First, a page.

A Calgary 2026 Olympic Winter Games Could Cost Almost (USD) $3.5 Billion

Preliminary estimates released by the Calgary Bid Exploration Committee (CBEC) Monday in a presentation to the city council revealed that almost (CAD figures) $4.6 billion (USD $3.5 billion) would be required to fund the cost of the proposed Calgary 2026 Olympic and Paralympic Winter Games.

Calgary last hosted the Olympic Winter Games in 1988

Calgary last hosted the Olympic Winter Games in 1988

Revenue from Games operations would net the organizing committee $2.2 billion (USD $1.67 billion) leaving $2.4 billion (USD $1.81) to be funded from other sources.

A statement from the City said “CBEC’s funding requirement is reduced by the ability to re-use existing venues, eliminating the need to build multiple new facilities in favour of upgrading the same infrastructure used in 1988.”

Despite existing venues from the last Games, construction of at least one new hockey arena will be required.

Leveraging the International Olympic Committee’s (IOC) Agenda 2020 that allows more flexibility when planning the Games has given cities like Calgary the opportunity to significantly cut costs.  Last year reports estimated the cost to organize the PyeongChang 2018 Olympic Winter Games sped past USD $10 billion while in 2014 the Sochi Games were estimated at over USD $51 billion.  These figures include capital infrastructure builds and upgrade costs, amounts the IOC would prefer not reported.

“I am confident when I say that the Board and staff at CBEC have diligently reviewed all aspects of bidding and hosting a prospective 2026 Games, and the numbers we are sharing today accurately represent the current situation,” said Rick Hanson, CBEC Chair.

The CBEC numbers show that operating costs alone would exceed the operating revenues by $425 million (USD $321 million).

Recognizing the uncertainties when budgeting for an event nine years out, the CBEC included a significant cost contingency of $450 million (USD $340 million), including $235 million for operations, as well as “$135 million (USD $102 million) in endowments for sport programming and to ensure sustainable facility operations post-Games.”

“One of the things we identified from looking at some prior Olympic Games was the failure to account for post-Games operation and maintenance of facilities in their budgets,” Hanson said Monday.

“While this adds cost, our Board felt it was a necessary addition to a prospective budget.”

The CBEC estimated that the IOC will contribute approximately $700 million (USD $529) in cash to the Games organizing committee as its share of broadcast revenue, while another $820 million (USD $620) could be generated through a domestic sponsorship program.

Estimated ticket sales from the events would bring in $320 million (USD $242 million).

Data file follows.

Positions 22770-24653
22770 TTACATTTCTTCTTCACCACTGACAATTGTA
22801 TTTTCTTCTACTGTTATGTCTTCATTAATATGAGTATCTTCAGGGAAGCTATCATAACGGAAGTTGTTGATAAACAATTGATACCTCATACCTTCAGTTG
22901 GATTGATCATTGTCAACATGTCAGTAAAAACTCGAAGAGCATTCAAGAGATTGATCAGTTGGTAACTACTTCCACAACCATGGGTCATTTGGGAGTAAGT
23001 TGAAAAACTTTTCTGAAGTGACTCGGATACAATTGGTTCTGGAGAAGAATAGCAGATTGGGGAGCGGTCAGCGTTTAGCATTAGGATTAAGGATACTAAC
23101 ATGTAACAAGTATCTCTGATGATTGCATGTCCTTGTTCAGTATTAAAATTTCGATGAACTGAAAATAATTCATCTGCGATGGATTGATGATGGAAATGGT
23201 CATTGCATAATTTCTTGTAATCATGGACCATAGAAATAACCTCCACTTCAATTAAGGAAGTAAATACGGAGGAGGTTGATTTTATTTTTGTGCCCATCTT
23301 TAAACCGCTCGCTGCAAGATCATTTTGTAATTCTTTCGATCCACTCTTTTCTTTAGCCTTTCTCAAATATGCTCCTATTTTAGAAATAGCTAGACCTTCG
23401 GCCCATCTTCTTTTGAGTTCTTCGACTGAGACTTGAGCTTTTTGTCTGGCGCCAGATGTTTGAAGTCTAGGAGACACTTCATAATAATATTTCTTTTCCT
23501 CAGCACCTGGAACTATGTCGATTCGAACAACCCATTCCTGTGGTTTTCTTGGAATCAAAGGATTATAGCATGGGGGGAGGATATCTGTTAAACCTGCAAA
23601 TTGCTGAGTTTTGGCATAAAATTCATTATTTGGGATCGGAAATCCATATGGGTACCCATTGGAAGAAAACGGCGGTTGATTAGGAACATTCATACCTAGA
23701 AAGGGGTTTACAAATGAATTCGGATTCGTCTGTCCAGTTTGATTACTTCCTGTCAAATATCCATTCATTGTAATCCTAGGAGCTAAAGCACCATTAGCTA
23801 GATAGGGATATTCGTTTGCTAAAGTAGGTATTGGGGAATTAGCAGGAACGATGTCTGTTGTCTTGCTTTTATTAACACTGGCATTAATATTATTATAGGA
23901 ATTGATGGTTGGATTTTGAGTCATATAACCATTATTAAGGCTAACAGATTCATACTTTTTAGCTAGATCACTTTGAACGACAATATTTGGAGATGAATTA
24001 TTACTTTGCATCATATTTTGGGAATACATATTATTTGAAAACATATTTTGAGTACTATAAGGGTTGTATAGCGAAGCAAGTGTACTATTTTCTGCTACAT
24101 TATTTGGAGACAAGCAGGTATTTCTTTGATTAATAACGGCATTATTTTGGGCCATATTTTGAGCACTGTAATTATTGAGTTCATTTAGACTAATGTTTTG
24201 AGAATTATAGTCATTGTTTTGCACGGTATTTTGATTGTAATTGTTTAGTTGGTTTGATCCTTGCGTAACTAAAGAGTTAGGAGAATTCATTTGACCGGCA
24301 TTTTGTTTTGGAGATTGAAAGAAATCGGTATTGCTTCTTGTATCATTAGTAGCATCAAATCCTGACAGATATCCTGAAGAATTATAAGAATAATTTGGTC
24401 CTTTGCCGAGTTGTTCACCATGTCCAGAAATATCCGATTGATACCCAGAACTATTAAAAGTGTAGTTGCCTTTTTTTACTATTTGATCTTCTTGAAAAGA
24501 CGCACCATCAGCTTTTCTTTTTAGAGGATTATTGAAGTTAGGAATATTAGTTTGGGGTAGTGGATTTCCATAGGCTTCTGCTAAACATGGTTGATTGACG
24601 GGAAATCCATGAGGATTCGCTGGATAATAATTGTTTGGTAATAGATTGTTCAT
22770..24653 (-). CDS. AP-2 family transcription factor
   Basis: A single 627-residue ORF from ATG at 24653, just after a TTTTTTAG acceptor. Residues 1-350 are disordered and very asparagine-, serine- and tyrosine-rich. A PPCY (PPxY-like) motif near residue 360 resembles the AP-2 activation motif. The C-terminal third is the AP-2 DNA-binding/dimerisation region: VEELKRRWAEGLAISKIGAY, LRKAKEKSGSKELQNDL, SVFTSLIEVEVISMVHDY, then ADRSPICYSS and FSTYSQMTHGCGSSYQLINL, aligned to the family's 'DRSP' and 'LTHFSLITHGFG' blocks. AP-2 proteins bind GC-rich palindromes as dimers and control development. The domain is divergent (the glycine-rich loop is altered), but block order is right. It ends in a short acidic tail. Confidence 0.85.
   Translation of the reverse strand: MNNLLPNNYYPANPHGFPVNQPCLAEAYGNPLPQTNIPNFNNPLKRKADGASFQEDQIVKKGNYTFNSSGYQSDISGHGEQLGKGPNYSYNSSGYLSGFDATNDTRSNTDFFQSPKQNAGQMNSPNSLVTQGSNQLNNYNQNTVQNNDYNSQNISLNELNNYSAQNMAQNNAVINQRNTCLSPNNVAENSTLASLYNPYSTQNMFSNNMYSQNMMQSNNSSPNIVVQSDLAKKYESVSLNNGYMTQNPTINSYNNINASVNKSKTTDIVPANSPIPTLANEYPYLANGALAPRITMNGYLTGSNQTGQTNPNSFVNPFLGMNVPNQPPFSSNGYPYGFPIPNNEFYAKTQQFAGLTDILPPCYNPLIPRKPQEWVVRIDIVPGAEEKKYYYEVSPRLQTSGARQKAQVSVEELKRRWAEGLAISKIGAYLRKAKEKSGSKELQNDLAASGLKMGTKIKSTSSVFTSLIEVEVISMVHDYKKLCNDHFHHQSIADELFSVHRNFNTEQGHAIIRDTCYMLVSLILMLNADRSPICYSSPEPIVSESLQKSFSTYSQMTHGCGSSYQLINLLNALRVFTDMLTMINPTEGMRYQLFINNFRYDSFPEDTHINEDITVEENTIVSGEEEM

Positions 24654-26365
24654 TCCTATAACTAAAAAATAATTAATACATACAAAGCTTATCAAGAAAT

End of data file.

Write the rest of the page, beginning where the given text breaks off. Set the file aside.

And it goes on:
Research undertaken by the Conference Board of Canada and Deloitte LLP for the CBEC indicated that between $2.2 to $2.6 billion ( USD 1.7 to 2 billion) could be added to Canada’s GDP, and approximately $500 million (USD $378) in tax revenues would be spread through the three levels of government.

Canada's Prime Minister Justin Trudeau (right) meets with Calgary Mayor Naheed Nenshi on December 21, 2016 (Photo: Twitter @JustinTrudeau)

Canada’s Prime Minister Justin Trudeau (right) meets with Calgary Mayor Naheed Nenshi on December 21, 2016 (Photo: Twitter @JustinTrudeau)

Next month the IOC membership will debate changes to the 2026 bid process at an extraordinary Session to be held July 11 and 12 in Lausanne, Switzerland.  A panel of four IOC Vice Presidents are expected to propose reforms that could help decrease the costs of bidding and provide a more collaborative process.

Earlier this month IOC President Thomas Bach discussed some of the changes at a press conference indicating that the campaign duration would be reduced from two to one year in length,

The CBEC said it will integrate these new IOC changes into its final report that will be published, as scheduled, on July 24th.

So far only Sion in Switzerland has officially launched a bid for the 2026 Games, but that city will likely need to survive a referendum next year over funding the Games.

Popular Calgary Mayor Naheed Nenshi fully backs the project, but he is up for re-election for his third term on October 16.  Nenshi stressed that funding from the Provincial and Federal governments still needs to be secured.

Other cities interested in lodging bids are past hosts Innsbruck and Sapporo as well as Erzurum in Turkey.  Almaty in Kazakhstan was runner-up to Beijing in the 2022 Winter Games bid and could also be considered a contender in 2026.

Interested cities will be able to join the Observer’s Program for bid cities at the PyeongChang 2018 Winter Games in February, and the formal process will likely launch in the weeks following.  The IOC will elect the winning city in its Session in 2019.

Robert Livingstone

About Robert Livingstone

Robert Livingstone is a senior editor, award-winning journalist and author, covering Olympic bid business as founder of GamesBids.com as well as providing freelance support for print and Web publications around the world. He is a member of the Olympic Journalists Association and the International Society of Olympic Historians. Follow him @enotsgnivil